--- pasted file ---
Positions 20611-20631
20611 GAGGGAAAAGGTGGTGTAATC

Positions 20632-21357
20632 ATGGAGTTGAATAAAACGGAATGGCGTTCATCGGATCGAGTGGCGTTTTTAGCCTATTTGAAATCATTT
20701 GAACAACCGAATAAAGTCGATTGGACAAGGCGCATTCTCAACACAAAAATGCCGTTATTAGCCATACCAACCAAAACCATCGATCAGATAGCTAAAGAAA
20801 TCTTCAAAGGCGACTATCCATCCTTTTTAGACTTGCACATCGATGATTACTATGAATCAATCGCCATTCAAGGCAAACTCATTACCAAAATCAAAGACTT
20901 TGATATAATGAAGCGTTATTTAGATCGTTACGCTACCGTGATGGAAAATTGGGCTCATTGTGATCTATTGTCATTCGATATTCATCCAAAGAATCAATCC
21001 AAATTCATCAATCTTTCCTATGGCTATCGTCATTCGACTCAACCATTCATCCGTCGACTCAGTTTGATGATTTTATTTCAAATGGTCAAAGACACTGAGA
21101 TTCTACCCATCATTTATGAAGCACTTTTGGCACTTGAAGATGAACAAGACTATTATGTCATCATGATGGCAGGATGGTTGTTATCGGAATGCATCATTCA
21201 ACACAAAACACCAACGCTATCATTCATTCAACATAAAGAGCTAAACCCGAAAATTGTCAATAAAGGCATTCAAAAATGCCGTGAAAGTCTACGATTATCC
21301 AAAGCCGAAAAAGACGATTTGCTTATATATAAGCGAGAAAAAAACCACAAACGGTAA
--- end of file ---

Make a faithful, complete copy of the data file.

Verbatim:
Positions 20611-20631
20611 GAGGGAAAAGGTGGTGTAATC

Positions 20632-21357
20632 ATGGAGTTGAATAAAACGGAATGGCGTTCATCGGATCGAGTGGCGTTTTTAGCCTATTTGAAATCATTT
20701 GAACAACCGAATAAAGTCGATTGGACAAGGCGCATTCTCAACACAAAAATGCCGTTATTAGCCATACCAACCAAAACCATCGATCAGATAGCTAAAGAAA
20801 TCTTCAAAGGCGACTATCCATCCTTTTTAGACTTGCACATCGATGATTACTATGAATCAATCGCCATTCAAGGCAAACTCATTACCAAAATCAAAGACTT
20901 TGATATAATGAAGCGTTATTTAGATCGTTACGCTACCGTGATGGAAAATTGGGCTCATTGTGATCTATTGTCATTCGATATTCATCCAAAGAATCAATCC
21001 AAATTCATCAATCTTTCCTATGGCTATCGTCATTCGACTCAACCATTCATCCGTCGACTCAGTTTGATGATTTTATTTCAAATGGTCAAAGACACTGAGA
21101 TTCTACCCATCATTTATGAAGCACTTTTGGCACTTGAAGATGAACAAGACTATTATGTCATCATGATGGCAGGATGGTTGTTATCGGAATGCATCATTCA
21201 ACACAAAACACCAACGCTATCATTCATTCAACATAAAGAGCTAAACCCGAAAATTGTCAATAAAGGCATTCAAAAATGCCGTGAAAGTCTACGATTATCC
21301 AAAGCCGAAAAAGACGATTTGCTTATATATAAGCGAGAAAAAAACCACAAACGGTAA